After coffee and sincere thanks to our host for having us, we packed up our camping gear and left as a five-ship headed north. Over the course of the day we flew to Tillsonburg for breakfast, Goderich for lunch, and dropped in to visit friends in Brussels for the afternoon and an early dinner. Each stop was a new adventure, chance to meet new people, and also enhance the camaraderie of our little five pilot/airplane group. As life and busy schedules go, one participant in our little air tour departed after Tillsonburg and a second after Brussels.

Brussels airport. One of the smoothest and well kept grass fields in Southern Ontario

With original plans to spend a second evening in Brussels, a quick look at the weather suggested the overnight could make for a wet return the following day. We had a quick discussion and decided an evening flight back to our home field would be the better call. With three hours of flying under our belt already, we climbed back in our birds for the “last leg home” eastbound with the sun at our backs and lovely calm July air under our wings. Dust rose from fields where oats were being harvested and hot air balloons launched to our right from a farmer’s field near London. Unlike the first leg the day before, most of the trip home was radio silence. In a loose half-mile spaced formation, each of us seemed to be in our own world, playing over the multitude of experiences of the day and thinking about how incredibly smooth the air was and just enjoying the experience.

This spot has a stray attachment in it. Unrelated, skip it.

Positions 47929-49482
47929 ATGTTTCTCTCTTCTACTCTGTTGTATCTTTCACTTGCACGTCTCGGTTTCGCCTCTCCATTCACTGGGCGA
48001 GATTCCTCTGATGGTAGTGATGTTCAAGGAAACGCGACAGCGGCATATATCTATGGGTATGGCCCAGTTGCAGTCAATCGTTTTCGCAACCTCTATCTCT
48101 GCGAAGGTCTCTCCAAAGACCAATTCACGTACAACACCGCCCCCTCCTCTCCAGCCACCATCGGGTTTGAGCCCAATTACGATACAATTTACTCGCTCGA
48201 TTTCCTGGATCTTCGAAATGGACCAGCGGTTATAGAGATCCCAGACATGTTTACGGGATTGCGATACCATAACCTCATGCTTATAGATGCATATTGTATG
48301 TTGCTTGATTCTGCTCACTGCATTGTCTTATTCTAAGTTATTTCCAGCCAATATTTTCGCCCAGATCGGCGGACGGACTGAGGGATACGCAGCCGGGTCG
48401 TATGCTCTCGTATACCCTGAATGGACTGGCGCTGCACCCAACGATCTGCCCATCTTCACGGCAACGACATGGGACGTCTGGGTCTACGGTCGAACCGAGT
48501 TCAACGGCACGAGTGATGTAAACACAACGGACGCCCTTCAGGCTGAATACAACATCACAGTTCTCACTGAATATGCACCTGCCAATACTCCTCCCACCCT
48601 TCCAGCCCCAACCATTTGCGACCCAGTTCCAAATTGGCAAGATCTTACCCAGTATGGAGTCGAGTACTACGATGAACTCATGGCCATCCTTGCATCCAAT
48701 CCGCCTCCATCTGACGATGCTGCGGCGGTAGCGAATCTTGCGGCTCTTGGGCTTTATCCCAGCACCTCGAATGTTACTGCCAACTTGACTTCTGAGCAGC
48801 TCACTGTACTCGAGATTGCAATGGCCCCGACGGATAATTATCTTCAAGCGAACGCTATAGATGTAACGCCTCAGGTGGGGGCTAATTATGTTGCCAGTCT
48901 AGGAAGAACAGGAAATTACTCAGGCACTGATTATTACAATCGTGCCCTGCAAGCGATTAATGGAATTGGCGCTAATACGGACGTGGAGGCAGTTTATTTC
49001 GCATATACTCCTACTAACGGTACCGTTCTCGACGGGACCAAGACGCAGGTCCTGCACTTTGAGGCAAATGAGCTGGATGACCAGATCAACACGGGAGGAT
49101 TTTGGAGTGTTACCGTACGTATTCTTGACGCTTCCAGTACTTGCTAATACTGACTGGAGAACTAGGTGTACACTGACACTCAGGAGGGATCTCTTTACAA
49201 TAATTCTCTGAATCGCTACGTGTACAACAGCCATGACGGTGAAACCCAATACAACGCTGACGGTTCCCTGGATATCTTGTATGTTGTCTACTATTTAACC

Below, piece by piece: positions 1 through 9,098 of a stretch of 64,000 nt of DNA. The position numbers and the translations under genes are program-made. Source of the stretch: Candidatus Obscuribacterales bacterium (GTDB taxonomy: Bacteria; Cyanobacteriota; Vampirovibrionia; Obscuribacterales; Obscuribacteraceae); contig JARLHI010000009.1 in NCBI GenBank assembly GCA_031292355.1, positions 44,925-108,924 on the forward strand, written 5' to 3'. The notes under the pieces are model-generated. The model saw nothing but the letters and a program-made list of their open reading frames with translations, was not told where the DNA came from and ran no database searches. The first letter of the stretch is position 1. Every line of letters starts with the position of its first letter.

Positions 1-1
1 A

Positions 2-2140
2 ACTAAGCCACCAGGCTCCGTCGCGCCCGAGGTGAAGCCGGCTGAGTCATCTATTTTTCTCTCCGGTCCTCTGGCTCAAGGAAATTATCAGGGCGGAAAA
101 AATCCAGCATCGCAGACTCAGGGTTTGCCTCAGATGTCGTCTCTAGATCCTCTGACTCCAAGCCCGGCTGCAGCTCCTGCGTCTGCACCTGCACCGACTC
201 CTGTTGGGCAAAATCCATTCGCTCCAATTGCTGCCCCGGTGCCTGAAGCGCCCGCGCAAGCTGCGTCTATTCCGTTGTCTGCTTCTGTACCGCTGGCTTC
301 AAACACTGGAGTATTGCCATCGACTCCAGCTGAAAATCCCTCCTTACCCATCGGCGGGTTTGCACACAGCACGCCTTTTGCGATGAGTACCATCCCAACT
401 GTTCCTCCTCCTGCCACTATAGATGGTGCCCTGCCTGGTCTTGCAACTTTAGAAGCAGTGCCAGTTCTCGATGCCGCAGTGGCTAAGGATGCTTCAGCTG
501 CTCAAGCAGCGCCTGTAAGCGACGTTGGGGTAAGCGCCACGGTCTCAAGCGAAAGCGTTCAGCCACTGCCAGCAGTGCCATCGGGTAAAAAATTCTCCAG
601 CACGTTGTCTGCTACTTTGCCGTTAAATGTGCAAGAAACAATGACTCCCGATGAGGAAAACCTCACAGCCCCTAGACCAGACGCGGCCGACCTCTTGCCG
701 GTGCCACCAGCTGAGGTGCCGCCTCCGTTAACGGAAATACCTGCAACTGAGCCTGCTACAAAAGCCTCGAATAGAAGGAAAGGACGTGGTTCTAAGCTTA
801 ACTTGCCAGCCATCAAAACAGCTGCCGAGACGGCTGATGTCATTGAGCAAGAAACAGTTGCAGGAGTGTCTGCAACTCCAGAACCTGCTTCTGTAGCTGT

Arrival into Goderich airport

We touched down with plenty of daylight to spare and after unloading our machines and securing them in their respective hangars, met up for a well-deserved beer and happy banter over two successful days of safe flying and airplane camping. It was then that I realized that I am a convert. Camping no longer means webbing, weapon, rucksack, and sleeping bag to this aviator; camping is midday thermals, sunsets and sunrises, campfires, dawn patrols, and like-minded aviators. I have since updated the quality of my Therm-A-Rest mattress, found a great cooler, and a backpack more worthy of the job of airplane camping. I hope to do many more of these incredible trips and also plan to camp my way to AirVenture 2022!